- Franz Kline
- Green Oblique (Study for de Medici)
signed and dated 56
- oil and collage mounted on canvas
- 18 by 22 in. 45.7 by 55.9 cm.
Estate of the artist (ZP 57)
Marlborough-Gerson Gallery, Inc., New York
Collection of Genevieve Arnold, Georgia (acquired from the above in 1972)
Thence by descent to the present owner
Atlanta, Museum of Art; Athens, Georgia Museum of Art; Drawings from Georgia Collections, May - August, 1981, cat. no. 68, p. 177, illustrated in color
Atlanta, High Museum of Art; Savannah, Telfair Academy of Arts and Sciences, Georgia Collects, January - June 1989, p. 178, illustrated in color
As eloquently stated in the Cincinnati Art Museum's Franz Kline exhibition catalogue titled The Vital Gesture, Harry F. Gaugh juxtaposes the present study with its main counterpart, de Medici with the following insight: "Color's potential as participant rather than adjunct to abstraction was realized not only by juxtaposing it to black, but by formulating it in collages, which Kline began making as early as 1947-48. None is more accomplaished in meshing black, white and color as structural coefficents than Green Oblique. Actually the study for de Medici, also of 1956 (fig. 1), this well built collage - one of Kline's largest - confirms his mastery of color's tectonic properties by assigning it to a relatively large and loosely brushed planes. Multiple pairings enrich its meaning and help make Green Oblique an articulate yet highly compressed statement of both color and collage.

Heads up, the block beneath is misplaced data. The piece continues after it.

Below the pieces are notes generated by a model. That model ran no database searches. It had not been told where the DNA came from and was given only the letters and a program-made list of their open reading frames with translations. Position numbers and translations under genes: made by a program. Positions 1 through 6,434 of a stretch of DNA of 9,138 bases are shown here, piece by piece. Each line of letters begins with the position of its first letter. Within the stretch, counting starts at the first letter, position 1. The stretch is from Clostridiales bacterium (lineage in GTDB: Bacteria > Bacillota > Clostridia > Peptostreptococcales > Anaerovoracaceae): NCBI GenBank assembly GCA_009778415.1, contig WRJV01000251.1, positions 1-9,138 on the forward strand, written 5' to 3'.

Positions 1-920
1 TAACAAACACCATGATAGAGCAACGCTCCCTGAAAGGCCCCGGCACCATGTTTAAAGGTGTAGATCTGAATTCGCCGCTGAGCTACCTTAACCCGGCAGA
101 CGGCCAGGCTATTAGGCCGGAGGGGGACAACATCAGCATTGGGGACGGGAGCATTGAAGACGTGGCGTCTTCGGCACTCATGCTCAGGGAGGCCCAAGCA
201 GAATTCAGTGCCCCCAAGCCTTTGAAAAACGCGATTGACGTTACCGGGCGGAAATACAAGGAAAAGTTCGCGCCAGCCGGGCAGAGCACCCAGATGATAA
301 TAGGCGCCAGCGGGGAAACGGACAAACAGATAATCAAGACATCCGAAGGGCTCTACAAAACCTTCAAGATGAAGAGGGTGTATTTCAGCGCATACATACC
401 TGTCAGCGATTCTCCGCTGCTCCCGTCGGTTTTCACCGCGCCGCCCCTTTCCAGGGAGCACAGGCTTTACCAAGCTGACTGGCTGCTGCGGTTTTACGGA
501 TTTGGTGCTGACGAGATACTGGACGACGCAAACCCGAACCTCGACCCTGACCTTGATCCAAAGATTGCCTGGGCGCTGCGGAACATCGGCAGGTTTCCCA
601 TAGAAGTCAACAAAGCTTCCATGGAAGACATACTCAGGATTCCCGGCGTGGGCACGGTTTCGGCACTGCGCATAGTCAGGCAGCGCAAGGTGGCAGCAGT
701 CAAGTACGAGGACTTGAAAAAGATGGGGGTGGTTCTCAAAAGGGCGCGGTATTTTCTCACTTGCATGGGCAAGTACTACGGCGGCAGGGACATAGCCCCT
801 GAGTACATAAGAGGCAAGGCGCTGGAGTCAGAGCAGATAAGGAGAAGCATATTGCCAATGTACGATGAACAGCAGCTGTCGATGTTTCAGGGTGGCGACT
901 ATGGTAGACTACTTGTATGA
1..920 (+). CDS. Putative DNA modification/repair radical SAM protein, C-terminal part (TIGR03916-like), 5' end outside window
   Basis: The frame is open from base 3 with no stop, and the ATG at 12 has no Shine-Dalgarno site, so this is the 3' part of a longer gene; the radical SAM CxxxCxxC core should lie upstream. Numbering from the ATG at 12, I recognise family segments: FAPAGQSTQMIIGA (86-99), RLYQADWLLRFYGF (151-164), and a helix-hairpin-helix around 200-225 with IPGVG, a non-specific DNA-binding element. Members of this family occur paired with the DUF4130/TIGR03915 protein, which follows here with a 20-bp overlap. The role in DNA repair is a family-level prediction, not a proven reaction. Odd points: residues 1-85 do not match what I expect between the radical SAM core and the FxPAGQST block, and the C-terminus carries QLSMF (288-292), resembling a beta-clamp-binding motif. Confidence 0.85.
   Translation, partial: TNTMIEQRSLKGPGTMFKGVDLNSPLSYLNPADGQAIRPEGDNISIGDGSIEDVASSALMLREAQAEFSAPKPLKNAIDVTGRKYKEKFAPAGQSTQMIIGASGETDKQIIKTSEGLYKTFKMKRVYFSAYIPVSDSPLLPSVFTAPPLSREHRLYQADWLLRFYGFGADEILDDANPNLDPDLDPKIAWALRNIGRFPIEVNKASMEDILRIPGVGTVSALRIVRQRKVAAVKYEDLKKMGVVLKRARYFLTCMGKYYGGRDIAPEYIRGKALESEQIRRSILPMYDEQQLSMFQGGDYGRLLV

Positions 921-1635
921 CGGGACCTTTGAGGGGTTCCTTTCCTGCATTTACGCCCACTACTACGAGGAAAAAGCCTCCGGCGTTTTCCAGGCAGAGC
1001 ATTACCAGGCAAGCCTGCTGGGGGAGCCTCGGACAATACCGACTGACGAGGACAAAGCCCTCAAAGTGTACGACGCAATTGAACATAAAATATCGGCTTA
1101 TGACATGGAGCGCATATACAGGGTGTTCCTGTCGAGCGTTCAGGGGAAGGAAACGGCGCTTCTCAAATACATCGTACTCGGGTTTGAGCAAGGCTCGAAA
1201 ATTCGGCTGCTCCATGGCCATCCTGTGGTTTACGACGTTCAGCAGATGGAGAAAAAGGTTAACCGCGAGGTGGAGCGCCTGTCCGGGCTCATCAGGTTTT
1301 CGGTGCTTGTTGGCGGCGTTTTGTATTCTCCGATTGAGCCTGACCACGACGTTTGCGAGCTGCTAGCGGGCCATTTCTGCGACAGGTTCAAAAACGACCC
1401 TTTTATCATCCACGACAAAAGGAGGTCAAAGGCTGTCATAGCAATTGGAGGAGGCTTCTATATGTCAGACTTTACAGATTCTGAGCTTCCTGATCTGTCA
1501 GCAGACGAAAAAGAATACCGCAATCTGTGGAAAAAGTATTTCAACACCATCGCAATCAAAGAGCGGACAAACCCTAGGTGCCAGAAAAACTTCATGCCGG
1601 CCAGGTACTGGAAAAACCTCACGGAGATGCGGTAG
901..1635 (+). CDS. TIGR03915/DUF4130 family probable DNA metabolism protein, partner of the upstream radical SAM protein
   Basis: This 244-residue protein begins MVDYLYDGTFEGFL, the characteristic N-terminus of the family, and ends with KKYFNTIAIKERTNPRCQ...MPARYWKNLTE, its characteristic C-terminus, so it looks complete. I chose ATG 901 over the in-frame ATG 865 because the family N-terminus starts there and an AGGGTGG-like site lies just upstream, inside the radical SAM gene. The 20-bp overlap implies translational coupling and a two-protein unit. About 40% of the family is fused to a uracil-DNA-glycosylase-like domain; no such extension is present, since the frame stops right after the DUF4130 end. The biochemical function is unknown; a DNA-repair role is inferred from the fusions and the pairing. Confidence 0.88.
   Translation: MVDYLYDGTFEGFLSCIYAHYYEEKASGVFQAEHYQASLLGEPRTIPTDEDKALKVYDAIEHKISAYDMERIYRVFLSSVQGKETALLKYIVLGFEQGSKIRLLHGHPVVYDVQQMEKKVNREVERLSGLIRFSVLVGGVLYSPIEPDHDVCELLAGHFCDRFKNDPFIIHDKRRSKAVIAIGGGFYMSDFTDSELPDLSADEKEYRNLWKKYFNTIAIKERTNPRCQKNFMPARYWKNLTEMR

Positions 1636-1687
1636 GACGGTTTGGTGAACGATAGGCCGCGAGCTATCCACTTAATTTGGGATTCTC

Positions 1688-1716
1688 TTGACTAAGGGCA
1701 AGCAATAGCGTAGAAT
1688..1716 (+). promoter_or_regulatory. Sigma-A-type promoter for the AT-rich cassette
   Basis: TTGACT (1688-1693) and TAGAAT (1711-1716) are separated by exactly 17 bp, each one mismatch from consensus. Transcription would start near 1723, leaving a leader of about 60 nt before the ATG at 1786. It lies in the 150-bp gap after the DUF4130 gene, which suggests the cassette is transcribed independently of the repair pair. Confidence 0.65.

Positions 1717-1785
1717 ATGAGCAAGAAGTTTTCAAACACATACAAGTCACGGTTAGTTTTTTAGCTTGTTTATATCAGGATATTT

The much bigger de Medici, on the other hand, deflects its energy across an expanse of white canvas. While conjuring up personages through its elegant upright forms and history-inflected title, de Medici may be closer to rigorously pared-down landscape. However, seeking visual correspondences in the natural world for Kline's abstractions is a rich, ongoing experience, and it should never give way to myopically pinning down a painting's 'ultimate' source. At any rate, with implications of personage and landscape, de Medici approximates total abstraction as well, a tripartite phenomenon encountered repeatedly in Kline's art.
Studying the collages, one readily senses Kline's building technique. Green Oblique was made by gluing three pieces of cut and torn paper to another one already covered with an amorphous black configuration. The collage elements snap the entire work into focus. Kline's ability to fit compositions together unit by unit and achieve a succint aggregrate of form locked resolutely in space was unique among Abstract Expressionists. Undoubtedly, he was the 'architect' of the New York School." (op. cit., p. 136-138)